To protect those rights that the State believes they owe you no protection for because it is another private party bringing the action or because they believe that you are forfeiting them, or they believe that their statutes are authorizing them to override your rights, you add the following to your notes when creating your arguments for arguing against being charged child support:

The State must prove that you have failed to satisfy your duty. You must prove that the Court has this burden and that any statutes authorizing them to skip this are unconstitutional.

This can be a slippery slope too because the Court generally will assume that the measure of whether or not you have discharged your duty is by determining who has the child or who will be awarded the child. Then it is declared that the parent who has possession of the child is supporting the child more than you financially and therefore is owed child support.

That’s not the correct measure. You have to have the measure right. The measure again is what we stated earlier, “Have you discharged your duty to the care, custody, control, and companionship of your child” or has the other parent kept your child from you? And “Have you discharged your duty to support your child directly and take care of their basic needs for food, clothing, shelter, basic medical care, and safety” or is the other parent just imposing costs on you because they forced you into not being able to provide these things directly to your child? And has the legislator passed a statute that crossed the limits of what a legislator was allowed to pass? By re-framing what the court is addressing, you are controlling the story to the court.

You are showing the court that the question to ask is not who is caring for the child right now, and who is the child living with, but should the court be protecting your ability to exercise your rights? The court would protect you if someone was trying to kill you. The courts would protect you if you were robbed. The courts would protect you if someone, anyone else stole your child from you. The courts should be protecting you from the other parent taking your equal time and rights as well. And don’t forget to attach the Equal Protection paper to your arguments so that the court understands that when they don’t protect your rights to care for your child directly, they are failing to protect the child’s right to be influenced by both parents directly and equally as well.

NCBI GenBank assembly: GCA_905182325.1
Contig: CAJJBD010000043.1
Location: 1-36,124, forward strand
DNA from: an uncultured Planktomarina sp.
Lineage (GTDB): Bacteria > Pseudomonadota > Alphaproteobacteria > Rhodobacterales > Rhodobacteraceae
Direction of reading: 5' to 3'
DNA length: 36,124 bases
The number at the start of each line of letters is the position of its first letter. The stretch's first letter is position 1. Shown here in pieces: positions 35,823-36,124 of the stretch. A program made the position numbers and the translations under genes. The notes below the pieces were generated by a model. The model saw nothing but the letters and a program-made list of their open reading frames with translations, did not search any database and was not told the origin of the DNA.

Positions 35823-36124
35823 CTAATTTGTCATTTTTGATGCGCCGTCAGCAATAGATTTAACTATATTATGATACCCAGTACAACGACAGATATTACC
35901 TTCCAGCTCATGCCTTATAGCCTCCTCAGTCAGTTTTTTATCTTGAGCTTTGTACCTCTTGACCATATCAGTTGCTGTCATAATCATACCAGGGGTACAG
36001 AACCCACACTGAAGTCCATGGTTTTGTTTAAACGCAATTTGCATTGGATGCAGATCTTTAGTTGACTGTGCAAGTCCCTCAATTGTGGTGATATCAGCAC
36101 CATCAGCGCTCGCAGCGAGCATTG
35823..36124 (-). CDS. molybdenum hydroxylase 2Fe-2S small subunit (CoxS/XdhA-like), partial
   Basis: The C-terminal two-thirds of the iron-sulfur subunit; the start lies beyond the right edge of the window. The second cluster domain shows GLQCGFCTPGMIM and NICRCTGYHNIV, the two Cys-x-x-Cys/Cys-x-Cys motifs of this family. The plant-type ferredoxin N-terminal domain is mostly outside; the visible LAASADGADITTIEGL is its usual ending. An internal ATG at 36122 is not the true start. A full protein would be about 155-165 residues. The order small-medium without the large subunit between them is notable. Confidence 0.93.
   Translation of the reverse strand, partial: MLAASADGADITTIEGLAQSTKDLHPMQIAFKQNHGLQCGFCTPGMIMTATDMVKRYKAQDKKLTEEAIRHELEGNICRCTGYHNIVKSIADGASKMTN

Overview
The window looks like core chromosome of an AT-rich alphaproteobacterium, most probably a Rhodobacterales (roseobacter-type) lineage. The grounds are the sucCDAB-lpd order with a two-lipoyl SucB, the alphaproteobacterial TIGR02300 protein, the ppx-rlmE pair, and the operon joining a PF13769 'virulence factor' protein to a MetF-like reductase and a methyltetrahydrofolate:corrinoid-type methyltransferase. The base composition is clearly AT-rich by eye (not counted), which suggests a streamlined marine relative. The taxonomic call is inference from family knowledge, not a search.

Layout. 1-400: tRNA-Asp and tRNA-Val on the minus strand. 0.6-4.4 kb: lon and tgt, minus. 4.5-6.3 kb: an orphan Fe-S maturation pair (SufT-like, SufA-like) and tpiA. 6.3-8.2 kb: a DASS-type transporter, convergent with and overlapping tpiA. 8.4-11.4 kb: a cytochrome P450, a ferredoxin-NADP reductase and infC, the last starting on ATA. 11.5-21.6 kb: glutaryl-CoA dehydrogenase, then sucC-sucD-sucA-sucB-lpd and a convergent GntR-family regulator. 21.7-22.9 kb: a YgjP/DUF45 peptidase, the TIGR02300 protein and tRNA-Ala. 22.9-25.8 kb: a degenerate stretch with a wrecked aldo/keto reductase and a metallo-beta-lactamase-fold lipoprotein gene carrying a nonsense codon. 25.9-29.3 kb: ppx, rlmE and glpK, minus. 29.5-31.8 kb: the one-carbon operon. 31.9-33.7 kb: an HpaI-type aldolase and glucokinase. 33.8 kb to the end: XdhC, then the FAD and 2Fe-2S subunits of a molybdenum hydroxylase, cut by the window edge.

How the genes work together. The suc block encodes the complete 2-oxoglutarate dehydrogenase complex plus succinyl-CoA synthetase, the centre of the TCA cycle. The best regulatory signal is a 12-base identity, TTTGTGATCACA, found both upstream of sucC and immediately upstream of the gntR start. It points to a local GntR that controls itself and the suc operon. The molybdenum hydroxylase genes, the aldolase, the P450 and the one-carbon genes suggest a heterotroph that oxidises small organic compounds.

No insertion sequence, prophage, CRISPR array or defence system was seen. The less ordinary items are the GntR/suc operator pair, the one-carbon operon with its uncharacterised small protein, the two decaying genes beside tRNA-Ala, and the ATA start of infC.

Child Support Formula

So the simple challenge child support formula you use to keep this simple and easy for the court is this:

  1. List your rights and support them. (The court won’t know them if you don’t.)
  2. Address the elephant in the room – List the statutes authorizing the court to award child support and a short summary of what trigger is needed prior to the court applying that statute. Also point out the inconsistencies between the statutes and your rights. [Go here to see how to organize the statutes and address the inconsistencies: Child Support Rule of Laws chart]
  3. Control the story to the court. (Paint your picture and stick with it. Have a way to go back to your core message any time the other side tries to divert the court onto something else.)

Meet me back here tomorrow for another daily blog tool entry.

(Want to learn more of your rights, we cover them in our book: “NOT in The Best Interest of The Child.” So if you want to learn more about your rights so you can argue them more effectively, you can get the book here.)

[You can learn more about this and how to reason through your rights and protect your rights in our books and courses. Click at the top on Store and you will find the books and training tabs. The book teaches you your rights and the training courses teach you how to argue them like I demonstrated above.]

Be sure to subscribe to our website and receive notices when the new Daily Tool is posted each day. Subscribe here: SUBSCRIBE

*Whenever using old case law, remember to Shepardize. If you are not familiar with how to do this go to our next blog post here and watch the video: Child Support…Identifying the Legal Issues and Organizing Your Winning Argument.”

Strategic Parental Rights Strategist, Instructor, Constitutional Scholar, and Author

Divorce Solutions and Child Custody Solutions

Co-author “Not in the Child’s Best Interest” (Book on parental rights and children’s rights)

Co-author “Protecting Parent-Child Bonds: 28th Amendment” (Book includes guide for legislators)


Twitter: (@fixfamilycourts)